• Too many claims in a policy period- Generally speaking, you won't have your home insurance cancelled for an occasional claim over a period of years -- even if one claim is major. But if you have too many claims during a policy year, your company may cancel your home insurance policy. Make sure you know the value of your home insurance claim and self insure yourself for ones that don't meet or barely meet your deductible. Save your good claim history, and only file high value or important claims.

  • Large claims for damage you cause- Large claims can be costly to an insurance company, and if you cause the damage then your home insurance can be cancelled. You don't have to cause the damage on purpose: if you are irresponsible or unsafe then your insurer can respond by cancelling your home insurance. There are times where you can not help a large claim, make sure any claims you have are out of your control by keeping your home and structures safe.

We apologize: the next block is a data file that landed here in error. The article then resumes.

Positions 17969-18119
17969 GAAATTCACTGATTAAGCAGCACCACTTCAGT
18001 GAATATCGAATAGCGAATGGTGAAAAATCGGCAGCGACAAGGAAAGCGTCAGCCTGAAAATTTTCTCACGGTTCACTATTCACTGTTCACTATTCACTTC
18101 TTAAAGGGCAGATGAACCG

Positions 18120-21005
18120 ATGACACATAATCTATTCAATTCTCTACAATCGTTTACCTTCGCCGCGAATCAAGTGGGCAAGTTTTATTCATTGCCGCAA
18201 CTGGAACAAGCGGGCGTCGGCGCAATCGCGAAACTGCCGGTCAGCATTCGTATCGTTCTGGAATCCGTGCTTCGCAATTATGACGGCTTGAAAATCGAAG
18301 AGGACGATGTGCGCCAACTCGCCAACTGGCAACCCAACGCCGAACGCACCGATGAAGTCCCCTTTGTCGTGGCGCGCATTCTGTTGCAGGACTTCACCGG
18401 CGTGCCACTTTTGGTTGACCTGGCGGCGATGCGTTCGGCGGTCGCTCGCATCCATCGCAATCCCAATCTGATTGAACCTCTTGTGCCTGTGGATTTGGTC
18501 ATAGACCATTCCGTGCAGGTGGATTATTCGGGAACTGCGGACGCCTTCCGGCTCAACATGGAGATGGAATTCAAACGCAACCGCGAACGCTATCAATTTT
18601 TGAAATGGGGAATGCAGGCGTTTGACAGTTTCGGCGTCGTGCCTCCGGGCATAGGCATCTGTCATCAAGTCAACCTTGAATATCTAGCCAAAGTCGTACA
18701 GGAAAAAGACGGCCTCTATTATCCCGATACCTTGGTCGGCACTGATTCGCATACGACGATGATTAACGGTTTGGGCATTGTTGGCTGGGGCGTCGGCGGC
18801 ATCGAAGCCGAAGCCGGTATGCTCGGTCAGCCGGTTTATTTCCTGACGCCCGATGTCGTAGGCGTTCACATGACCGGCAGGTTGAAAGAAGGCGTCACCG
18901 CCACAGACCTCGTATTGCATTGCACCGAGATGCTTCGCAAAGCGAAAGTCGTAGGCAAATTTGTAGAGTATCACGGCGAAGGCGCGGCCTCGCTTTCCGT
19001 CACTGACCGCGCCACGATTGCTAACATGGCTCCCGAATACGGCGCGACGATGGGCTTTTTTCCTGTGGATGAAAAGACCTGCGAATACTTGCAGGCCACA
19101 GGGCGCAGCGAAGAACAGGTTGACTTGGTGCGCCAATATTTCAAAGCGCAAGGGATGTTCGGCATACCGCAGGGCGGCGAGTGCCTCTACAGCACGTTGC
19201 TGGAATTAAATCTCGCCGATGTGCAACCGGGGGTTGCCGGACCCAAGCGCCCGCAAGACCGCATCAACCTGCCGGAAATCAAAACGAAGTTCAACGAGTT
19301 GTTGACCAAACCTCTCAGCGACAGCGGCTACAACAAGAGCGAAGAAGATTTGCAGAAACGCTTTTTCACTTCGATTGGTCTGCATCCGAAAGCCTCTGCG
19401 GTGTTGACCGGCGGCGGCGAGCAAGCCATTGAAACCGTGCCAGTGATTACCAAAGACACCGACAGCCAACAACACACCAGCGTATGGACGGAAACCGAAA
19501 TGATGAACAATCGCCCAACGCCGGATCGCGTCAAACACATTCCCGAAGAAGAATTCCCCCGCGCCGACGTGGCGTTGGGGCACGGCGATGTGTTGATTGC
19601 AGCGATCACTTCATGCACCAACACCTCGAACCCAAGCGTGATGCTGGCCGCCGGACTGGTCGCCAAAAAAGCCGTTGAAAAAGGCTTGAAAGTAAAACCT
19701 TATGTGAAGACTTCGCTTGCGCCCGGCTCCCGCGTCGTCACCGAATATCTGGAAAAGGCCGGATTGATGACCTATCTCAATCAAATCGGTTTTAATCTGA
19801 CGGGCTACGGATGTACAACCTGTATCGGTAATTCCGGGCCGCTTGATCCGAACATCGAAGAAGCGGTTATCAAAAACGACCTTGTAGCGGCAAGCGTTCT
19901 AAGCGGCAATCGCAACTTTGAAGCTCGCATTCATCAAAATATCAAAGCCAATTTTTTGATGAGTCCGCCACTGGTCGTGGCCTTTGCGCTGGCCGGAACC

• Unacceptable risks found on the property- Property found in disrepair can cause your home insurance to be cancelled. At the time of your home insurance policy's renewal, an underwriter may request a curb side inspection and photos of the home. Sometimes this is done to spot check the condition of a property, and a home in disrepair can result in the policy being canceled. Things like a leaky roof, old and unsafe pipes, or kitchens that are potential risks of fire can cause an insurance company to send you a home insurance cancellation notice at renewal. The only thing to do at this point is try to correct the condition or make the repairs as soon as possible, and call your insurance company to ask them to reconsider. Keep your home in insurable condition.

  • Poor payment history- Your payment history is also reviewed upon renewal of your home insurance policy. Usually this alone may not get your home insurance cancelled, but this in conjunction with some of the factors above will make you more of a target for cancellation. Paying your home insurance policy's premium through your mortgage escrow or automatic deduction of a savings or checking account will ensure that your payments will be timely.